The Edge of the Park
As soon as the coin slipped into her pocket, she made a quick and pointed pivot with her heel and continued down the street. She took an unhurried drag from her cigarette, putting the pocketed hand into reverse and fixing her hair with the flat of her hand, just as she imagined it to look were someone strolling alongside her with a large mirror.
The park ahead presented itself like a mirage behind a hill, though under her feet she knew it to be completely flat. She felt the sudden impulse to duck, to shrug into her jacket and disappear, to bolt; she stuffed this down as securely as the coin, but it turned in her pocket nervously.
"Hey!” A whistle from the car parked some spaces behind made her straighten and at once the smile returned to her face. She walked towards the playground. It was early in the evening for this but the day was bright, still; traceless of the town’s frequent overcast.
The boy on the swing set grew larger and the dirt sucked her heels square into the sod. Not that one. Her feet noted the resistance of the earth; her hands swung coolly and indifferently. A girl skipping rope was called away to supper and in the corner on the perimeter of the blacktop, two boys poked a dead frog with a stick.
She spotted a smaller one with a single piece of chalk by the bushes and walked over.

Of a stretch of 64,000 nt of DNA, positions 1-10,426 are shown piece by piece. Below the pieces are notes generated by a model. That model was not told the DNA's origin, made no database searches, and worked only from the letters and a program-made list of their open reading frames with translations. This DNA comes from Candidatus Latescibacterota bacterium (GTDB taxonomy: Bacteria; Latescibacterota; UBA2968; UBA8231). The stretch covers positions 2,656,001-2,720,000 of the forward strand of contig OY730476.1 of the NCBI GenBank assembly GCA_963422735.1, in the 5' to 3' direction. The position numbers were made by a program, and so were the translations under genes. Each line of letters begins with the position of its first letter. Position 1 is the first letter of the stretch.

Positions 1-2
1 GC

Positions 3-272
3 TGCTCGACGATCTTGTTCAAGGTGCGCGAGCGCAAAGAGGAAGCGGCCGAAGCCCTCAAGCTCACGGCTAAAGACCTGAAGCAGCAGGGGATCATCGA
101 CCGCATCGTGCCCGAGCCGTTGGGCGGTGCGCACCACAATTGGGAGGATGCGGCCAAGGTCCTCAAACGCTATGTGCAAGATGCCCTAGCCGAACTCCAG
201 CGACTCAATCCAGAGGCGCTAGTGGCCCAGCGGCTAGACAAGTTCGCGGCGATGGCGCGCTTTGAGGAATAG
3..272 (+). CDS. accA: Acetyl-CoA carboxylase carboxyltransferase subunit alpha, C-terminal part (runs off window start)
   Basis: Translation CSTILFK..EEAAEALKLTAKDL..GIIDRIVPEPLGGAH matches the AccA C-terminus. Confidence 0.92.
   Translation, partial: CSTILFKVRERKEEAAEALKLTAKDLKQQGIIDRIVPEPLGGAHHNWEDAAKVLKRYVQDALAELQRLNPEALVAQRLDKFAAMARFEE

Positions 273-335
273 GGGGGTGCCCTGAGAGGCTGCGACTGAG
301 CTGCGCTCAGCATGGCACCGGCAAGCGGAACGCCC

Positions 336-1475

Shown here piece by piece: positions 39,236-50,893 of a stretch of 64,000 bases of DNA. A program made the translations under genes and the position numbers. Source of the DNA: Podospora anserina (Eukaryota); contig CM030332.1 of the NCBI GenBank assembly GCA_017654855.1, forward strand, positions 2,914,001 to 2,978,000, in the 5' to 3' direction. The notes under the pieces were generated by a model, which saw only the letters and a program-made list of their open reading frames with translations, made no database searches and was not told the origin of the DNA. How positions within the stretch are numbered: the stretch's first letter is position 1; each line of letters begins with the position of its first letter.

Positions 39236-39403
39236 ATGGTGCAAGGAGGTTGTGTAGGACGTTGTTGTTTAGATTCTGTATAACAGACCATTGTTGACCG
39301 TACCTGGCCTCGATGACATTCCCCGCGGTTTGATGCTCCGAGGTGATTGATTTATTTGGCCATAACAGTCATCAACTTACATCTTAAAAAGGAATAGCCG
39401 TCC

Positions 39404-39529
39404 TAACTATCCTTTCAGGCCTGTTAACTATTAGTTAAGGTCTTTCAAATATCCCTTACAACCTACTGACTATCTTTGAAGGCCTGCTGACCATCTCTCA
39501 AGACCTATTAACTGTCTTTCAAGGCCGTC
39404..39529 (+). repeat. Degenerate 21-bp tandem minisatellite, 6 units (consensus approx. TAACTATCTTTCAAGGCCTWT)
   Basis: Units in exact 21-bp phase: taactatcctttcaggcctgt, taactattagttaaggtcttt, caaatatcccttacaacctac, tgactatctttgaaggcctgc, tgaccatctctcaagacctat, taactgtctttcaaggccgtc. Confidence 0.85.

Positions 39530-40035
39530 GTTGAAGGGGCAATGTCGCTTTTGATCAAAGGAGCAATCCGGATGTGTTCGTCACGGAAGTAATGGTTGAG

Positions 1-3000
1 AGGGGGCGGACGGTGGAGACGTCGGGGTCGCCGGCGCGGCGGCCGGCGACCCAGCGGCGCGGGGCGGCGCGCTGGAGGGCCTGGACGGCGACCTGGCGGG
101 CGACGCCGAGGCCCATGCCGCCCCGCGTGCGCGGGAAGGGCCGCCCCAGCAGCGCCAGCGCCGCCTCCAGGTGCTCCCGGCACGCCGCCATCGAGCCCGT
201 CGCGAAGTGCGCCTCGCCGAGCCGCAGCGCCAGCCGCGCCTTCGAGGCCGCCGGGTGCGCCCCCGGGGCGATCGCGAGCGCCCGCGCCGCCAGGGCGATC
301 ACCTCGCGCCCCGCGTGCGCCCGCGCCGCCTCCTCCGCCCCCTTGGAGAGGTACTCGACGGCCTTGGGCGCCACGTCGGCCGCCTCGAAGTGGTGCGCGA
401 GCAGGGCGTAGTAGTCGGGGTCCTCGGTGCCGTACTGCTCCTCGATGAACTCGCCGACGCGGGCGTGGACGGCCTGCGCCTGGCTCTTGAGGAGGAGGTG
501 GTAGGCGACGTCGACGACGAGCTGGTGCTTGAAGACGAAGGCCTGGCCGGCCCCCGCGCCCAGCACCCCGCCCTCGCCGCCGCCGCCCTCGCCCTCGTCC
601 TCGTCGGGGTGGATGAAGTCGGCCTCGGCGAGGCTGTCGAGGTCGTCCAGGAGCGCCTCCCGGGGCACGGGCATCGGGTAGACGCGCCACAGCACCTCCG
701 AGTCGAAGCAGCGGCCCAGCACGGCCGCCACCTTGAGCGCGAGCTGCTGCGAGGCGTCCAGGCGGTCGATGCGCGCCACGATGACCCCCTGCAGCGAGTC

"What's your name?" She knelt and dropped her shoulders to his level.
"John." He dragged his chalk in directionless lines.
Her hair was dyed the color of baby powder, of communion linens, of textbook pages, of all things innocent and weightless. But her eyes were a hard black.
"Myra." She smiled and took her fingers away from her hair.
John took the outstretched hand and walked out to the car's open door. At the edge of the park the chalk fell earthward and broke.
- ▼ September (15)
- I write short stories and essays. I have published over one hundred stories, essays, and flash fictions or nonfictions in magazines or anthologies, as well as a novel, Jack's Universe, and a collection of stories, Private Acts. I grew up in a military family, so I'm not from anywhere in particular except probably Akron, where I've lived for forty years. Before I came here, I never lived anywhere longer than three years.